In general, depending on the severity of the problem, your vehicle might not pass the emission tests if you're dealing with one of those codes.
Aside from this trouble code, your vehicle will smell a weird smell like sulfur, indicating that the harmful gases are not taken care of and might be getting to the atmosphere.
The only cause for triggering this trouble code is a problem with the catalytic converter.
Obviously, to resolve the issue, you'll have to inspect the catalytic converter and see if it's repairable. Otherwise, you'll have to install a new one. If you don't already know, the catalytic converter is one of the most expensive components in your car, and that's why many people dealing with this code end up giving up on their vehicles.
4- P0141 – Oxygen Sensor Code
The oxygen sensor code is another common cold that you might experience. It indicates that this sensor located downstream of the catalytic converter is not working properly. This sensor is extremely important because it tells your computer that you are catalytic converter is working perfectly and doing its job or not.
With the check engine light, you might experience some rough engine running or probably a reduction in your vehicle's fuel economy.
Typically, you recommended checking the electric connections between the sensor and the surrounding components. Also, look at the heater circuit or the fuses.
Depending on the root of the problem, you can either replace the faulty component or fix any issues in the connections.
5- P0446 – EVAP Code
The P0446 is another code indicating that your EVAP system is not working properly. In other words, this code is triggered whenever there is trouble in the system that is responsible for collecting any evaporative emissions as your engine burns the air-fuel mixture carrot
You'll notice a check engine light illuminating immediately, but you might also experience some weird fuel odor in difficult situations.
The EVAP system is a little bit complicated, which means it can be a little hard to detect the actual component causing the issue here; therefore, you'll need to perform a detailed diagnostic to confirm the real culprit.
Once the culprit is identified, you need to get it replaced to resolve the problem.
6- P0455 – EVAP Code
The P0455 is another common code related to the EVAP system, which indicates an internal leak in the system. Typically, the collected vapors from the combustion process should not leak anywhere around your engine compartment, and when this happens, it leads to significant issues.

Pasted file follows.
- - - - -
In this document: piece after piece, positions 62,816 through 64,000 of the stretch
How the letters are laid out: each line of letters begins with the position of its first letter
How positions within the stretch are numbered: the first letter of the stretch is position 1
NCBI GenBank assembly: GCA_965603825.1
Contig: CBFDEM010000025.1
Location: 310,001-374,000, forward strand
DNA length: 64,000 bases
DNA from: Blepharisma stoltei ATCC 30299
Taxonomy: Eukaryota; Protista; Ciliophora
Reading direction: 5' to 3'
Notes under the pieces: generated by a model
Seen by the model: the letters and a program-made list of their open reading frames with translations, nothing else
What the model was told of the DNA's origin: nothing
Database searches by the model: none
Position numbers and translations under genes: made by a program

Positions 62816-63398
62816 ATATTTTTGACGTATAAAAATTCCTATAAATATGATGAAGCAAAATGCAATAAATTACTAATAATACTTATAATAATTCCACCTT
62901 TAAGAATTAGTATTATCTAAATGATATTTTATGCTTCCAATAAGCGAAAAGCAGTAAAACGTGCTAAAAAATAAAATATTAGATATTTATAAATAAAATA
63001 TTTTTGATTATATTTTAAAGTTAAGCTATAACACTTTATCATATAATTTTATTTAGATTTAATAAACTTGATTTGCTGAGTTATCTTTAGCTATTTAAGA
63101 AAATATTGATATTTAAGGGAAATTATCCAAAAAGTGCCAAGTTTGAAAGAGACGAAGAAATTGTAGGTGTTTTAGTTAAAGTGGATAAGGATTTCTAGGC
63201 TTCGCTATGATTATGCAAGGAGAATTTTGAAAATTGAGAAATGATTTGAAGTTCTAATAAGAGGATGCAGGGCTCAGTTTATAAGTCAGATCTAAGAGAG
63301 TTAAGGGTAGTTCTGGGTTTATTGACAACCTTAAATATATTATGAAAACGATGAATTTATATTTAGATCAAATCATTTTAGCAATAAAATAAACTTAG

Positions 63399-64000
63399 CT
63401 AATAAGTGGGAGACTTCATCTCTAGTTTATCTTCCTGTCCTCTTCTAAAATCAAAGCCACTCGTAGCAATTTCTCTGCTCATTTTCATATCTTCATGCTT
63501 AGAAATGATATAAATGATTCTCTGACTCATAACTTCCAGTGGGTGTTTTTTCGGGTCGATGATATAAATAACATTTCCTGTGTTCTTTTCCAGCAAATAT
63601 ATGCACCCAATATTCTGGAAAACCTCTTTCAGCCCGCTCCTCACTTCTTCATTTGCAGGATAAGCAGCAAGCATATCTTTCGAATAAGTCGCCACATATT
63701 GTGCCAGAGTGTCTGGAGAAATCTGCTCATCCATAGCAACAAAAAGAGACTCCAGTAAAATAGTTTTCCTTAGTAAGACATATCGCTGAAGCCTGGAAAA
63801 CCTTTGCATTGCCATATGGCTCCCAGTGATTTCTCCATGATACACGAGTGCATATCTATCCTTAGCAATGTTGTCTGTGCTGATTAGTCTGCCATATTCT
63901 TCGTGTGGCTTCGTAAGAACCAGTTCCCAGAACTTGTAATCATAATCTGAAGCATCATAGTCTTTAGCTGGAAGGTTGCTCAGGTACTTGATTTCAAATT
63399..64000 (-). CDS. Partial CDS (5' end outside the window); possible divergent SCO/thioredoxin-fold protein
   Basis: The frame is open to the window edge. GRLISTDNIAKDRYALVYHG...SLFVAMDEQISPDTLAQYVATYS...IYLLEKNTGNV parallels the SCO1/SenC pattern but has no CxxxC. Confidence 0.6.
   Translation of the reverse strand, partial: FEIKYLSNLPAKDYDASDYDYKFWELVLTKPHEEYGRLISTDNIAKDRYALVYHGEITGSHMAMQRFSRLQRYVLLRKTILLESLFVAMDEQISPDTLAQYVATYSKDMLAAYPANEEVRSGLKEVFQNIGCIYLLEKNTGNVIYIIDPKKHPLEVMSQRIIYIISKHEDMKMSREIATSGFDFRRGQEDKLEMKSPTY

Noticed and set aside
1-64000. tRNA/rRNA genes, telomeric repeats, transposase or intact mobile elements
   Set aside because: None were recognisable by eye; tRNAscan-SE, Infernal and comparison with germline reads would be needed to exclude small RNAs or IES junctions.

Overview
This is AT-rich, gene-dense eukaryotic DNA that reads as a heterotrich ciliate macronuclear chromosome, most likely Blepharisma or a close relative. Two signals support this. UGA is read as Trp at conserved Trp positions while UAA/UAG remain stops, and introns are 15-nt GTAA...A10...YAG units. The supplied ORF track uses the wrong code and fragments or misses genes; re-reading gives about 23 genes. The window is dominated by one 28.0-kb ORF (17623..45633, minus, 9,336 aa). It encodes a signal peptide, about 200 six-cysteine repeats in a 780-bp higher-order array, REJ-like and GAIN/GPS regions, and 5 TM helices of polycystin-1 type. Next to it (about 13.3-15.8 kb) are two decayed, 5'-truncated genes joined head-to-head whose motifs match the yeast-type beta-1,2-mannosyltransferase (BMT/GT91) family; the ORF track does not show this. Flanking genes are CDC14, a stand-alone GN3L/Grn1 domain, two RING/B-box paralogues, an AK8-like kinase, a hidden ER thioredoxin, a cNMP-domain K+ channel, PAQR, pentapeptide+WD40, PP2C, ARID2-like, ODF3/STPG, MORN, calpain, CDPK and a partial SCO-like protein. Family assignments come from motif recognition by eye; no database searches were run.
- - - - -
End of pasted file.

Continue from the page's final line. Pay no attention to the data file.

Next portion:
In general, dealing with the P0455 code will be associated with a check engine light illuminating and a strong fuel smell around the fuel tank.
One of the most common reasons for this trouble code is losing fuel gas caps. However, the problem might be linked to a crack in the system, which makes it challenging to identify the root of the problem.
Start by tightening the fuel cap as a first way to get rid of this code. If it didn't go away, have your mechanic perform a thorough inspection to confirm where the issue is coming from and resolve it.
7- P0171 or P0174 – Running Lean Code
The P0171 or P0174 codes are related to troubles with your engine's combustion process. Typically, these codes are triggered when your engine is burning more air than fuel or what's referred to as running lean.
When these codes are triggered, you'll deal with engine coughing and a check engine light illuminating along with a reduction in your vehicle's power.
There are many reasons to trigger these codes, including anything that has to do with the air or fuel supply. For instance, if you're dealing with a clogged fuel filter, you'll have this issue. Also, that fuel pressure regulator and it is connected holds might trigger these codes.
To resolve these codes, take a closer look at the fuel system and the air intake valves to confirm what's causing the issue. Once the culprit is confirmed, you can fix it or replace it if needed.
8- C0221 – Wheel Speed Sensor Code
In some instances, you might deal with a C0221 code, which indicates that the right front wheel speed sensor has an issue. The sensor is extremely critical when it comes to the anti-lock braking system.
When this sensor is not working properly, you might see a lock brake system or a BS system warning light illuminating on the dashboard along with the check engine light.
Typically, this sensor might go bad due to a problem with the connectivity or the speed sensor harness.
Of course, to get rid of the C0221 trouble code, you'll have to either replace or repair the sensor.
9- P0401 – Exhaust Gas Recirculation (EGR) Flow Insufficient
There are some other list common codes that you might experience, including the P0401 code. This code indicates that the exhaust gas recirculation is not working properly, impacting how the intake manifold opens and lets gases flow.
10- P0174 – Fuel Trim System Lean Bank 2
You also might experience the P0174 less rare trouble code, which refers to a bad fuel trim system in bank 2 of your engine.
Determining car problems is not as complicated as before. Thanks to the P codes that your vehicle shares with you to bring your attention to internal problems. This article walked you through the 10 most common trouble codes your car might experience during its lifetime. It also highlights what causes these troubles and how to resolve the issues.